With its original content, 104 million subscribers and 200 countries, Netflix has become the top on-demand video platform since its founding in 2007. In order to adapt to new viewer behavior, namely a switch to smartphone screens, Netflix chose to update its encoding approach. The goal? Maintain video quality on smaller screens and at lower speeds.
To pull it off, Netflix partnered with the University of Southern California, the University of Texas at Austin and the University of Nantes. The latter school's Image Perception Interaction (IPI) team helped develop a custom encoding system, the Dynamic Optimizer. The system was unveiled with much fanfare in February at the Mobile World Congress.
Nantes professor and IPI researcher Patrick Le Callet recalls, "Netflix came to us for certain knowledge and wanted us to approve their system but they are the ones with the broader intelligence. We just gave them some of the keys."
An image and experience quality evaluation specialist, Le Callet worked with his colleagues to optimize video viewing. They had to determine how small they could make files before the dip in quality became visible to the naked eye. "We used knowledge from very different disciplines, including computer science, signal processing, vision science and psychology." The lab conducted viewer tests and devised the following slogan: Don't encode anything you can't see.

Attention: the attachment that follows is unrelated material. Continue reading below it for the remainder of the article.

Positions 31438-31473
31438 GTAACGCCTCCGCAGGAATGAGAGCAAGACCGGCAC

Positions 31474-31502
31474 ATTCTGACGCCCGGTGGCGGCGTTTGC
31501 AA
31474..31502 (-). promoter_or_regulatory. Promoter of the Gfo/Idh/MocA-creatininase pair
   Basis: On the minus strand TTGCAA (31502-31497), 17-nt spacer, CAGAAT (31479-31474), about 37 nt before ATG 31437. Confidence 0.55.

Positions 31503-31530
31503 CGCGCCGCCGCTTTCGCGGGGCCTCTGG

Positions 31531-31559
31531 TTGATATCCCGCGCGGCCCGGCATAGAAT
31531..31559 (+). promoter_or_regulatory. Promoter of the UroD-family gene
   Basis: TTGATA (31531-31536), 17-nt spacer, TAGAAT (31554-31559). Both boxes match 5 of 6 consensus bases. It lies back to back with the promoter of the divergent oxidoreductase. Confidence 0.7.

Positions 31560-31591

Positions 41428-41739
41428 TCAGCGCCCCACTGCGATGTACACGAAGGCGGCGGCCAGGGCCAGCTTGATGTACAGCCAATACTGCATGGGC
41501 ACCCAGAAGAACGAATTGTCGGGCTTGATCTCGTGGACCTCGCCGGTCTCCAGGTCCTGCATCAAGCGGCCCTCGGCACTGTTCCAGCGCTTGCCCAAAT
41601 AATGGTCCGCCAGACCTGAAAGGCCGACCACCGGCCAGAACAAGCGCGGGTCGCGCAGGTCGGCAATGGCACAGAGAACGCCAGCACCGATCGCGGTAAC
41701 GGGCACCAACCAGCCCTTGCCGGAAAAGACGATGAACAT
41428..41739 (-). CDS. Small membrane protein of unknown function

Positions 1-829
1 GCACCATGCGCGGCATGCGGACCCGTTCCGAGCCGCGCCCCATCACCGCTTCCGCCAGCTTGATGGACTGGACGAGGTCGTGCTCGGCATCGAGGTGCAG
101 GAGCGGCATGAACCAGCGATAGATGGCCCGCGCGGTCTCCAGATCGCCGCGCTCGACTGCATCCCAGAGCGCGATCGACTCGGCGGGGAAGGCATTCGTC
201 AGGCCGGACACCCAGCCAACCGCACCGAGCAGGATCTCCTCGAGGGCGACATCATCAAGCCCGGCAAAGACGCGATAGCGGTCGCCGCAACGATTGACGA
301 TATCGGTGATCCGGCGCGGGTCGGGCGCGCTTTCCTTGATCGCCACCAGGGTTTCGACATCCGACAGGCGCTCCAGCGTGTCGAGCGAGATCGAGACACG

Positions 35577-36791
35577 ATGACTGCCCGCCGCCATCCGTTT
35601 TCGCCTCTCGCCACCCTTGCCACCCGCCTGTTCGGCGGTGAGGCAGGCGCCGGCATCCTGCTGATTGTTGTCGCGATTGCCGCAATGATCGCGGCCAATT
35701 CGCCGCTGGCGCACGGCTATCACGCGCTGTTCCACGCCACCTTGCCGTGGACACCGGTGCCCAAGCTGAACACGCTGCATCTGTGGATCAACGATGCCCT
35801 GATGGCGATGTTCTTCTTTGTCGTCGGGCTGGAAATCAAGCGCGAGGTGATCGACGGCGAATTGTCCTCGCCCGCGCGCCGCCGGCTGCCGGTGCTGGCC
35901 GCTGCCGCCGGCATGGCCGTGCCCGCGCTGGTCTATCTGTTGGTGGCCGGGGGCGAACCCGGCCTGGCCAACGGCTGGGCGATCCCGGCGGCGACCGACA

After reporting a $20 billion deficit in July, Netflix is tackling new markets, particularly in emerging countries where high-speed internet is sparse. For Le Callet, "On top of giving us the chance to move quickly from basic to applied research, this partnership has a humanistic value" thanks to its potential to remedy digital deserts.
Netflix has also signed on to sponsor several post-doctorate and engineering positions at Nantes' lab over the next several years. In exchange, the school has committed to keeping the sponsored findings license-free. Le Callet adds, "The sponsorship has also jolted some of our [French] partners who had forgotten our lab's international standing."
Céline Authemayou, Translated by Nina Fink | Publié le